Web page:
Governments must lead CO2 cutting

19th July 2011


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Related tags

  • Carbon Trading ,
  • Reporting ,
  • Mitigation ,
  • Central government

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IEMA

Nations must push forward independent carbon cutting approaches to accelerate wider action to tackle climate change, says an environmental think tank.

In its latest report, Oxford University’s Smith School of Enterprise and the Environment (SSEE) argues that the pursuit of global consensus on emissions targets has lead to policy stagnation, and lags behind what is being achieved by individual countries.

In examining the actions taken since the signing of the Kyoto Protocol and analysing the outcomes of both the Copenhagen (2009) and Cancun (2010) climate change summits, the report concludes that “since the adoption of the agreement thousands of negotiators, meeting at least twice a year, have formed themselves into a negotiating community which is unable to move with the times.”

However, it claims that while negotiations at a global level appear to have stalled, action at national level is progressing, citing a number of UK initiatives, including the pledge to cut emissions by 80% by 2050 and the planned introduction of a carbon floor price.

Similarly the report discusses the Chinese government’s decision in 2006 to reduce China’s dependence on fossil fuels and its consideration of a domestic emissions trading scheme.

While the authors welcome such moves they argue that they are “a long way from what is necessary” and must increase over the coming years to provide the focus needed to push forward a global cut in emissions.

“International climate negotiations can only go so far. Systems, such as pledge-and-review set up in Copenhagen and Cancun, are a useful way forward in the absence of an internationally legally-binding agreement, but individual governments must provide urgent political leadership that is not happening at present,” said SSEE director Sir David King.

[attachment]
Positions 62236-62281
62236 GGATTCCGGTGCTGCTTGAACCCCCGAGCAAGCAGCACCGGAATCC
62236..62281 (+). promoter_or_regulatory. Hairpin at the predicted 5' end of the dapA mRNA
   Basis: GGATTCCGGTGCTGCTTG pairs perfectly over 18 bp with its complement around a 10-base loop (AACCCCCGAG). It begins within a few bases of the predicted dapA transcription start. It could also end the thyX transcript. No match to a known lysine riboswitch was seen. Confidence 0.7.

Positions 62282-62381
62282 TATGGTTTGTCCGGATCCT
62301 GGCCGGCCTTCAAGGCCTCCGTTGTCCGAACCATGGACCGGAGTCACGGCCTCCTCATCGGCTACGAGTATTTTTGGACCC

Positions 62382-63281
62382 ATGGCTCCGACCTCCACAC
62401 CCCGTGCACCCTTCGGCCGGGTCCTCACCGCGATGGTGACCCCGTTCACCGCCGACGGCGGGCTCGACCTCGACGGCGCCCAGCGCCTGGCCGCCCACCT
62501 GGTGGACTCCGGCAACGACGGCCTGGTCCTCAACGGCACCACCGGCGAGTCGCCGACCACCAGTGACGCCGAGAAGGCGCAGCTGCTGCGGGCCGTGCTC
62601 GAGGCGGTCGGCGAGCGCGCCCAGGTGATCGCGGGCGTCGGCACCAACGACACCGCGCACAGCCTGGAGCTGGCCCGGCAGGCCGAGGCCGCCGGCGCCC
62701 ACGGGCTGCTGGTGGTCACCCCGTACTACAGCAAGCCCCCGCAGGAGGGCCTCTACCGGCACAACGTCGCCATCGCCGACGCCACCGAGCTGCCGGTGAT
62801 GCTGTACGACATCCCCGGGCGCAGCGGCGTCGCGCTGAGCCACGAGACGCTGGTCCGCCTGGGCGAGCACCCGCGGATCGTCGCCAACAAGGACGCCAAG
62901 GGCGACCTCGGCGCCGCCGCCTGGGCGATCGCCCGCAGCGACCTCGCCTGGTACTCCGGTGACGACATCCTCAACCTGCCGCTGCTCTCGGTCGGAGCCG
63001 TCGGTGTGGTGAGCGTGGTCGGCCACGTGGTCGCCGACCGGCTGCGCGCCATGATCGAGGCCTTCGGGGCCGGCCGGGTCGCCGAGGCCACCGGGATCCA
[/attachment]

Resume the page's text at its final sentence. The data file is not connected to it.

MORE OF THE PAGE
“The US, despite some good rhetoric, is still a blocker when it comes to reaching a global agreement, with other nations, namely Japan and Russia, becoming increasingly vocal in their resistance to a second commitment phase to the Kyoto Protocol.”

Putting a significant price on CO2 emissions, increasing research and development investment and encouraging low-carbon development in third-world countries through a global emissions market, are three of the actions the report recommends are needed globally.

“Ideally, we would have a global cap and trade system to engage the business and financial community and generate financial flows from the developed to the least developed world,” explained Dr Kenneth Richards, visiting fellow at SSEE.

“To reach that goal, strong decisive steps are required from key governments to place us on a path to long-term, stable and appropriate prices on greenhouse gas emissions. This will send a clear signal to the corporate sector and stimulate investment to produce innovative solutions.”

Other areas of focus that individual administrations are encouraged to take include limiting deforestation and highlighting the economic and energy security benefits of greater efficiency and innovation.

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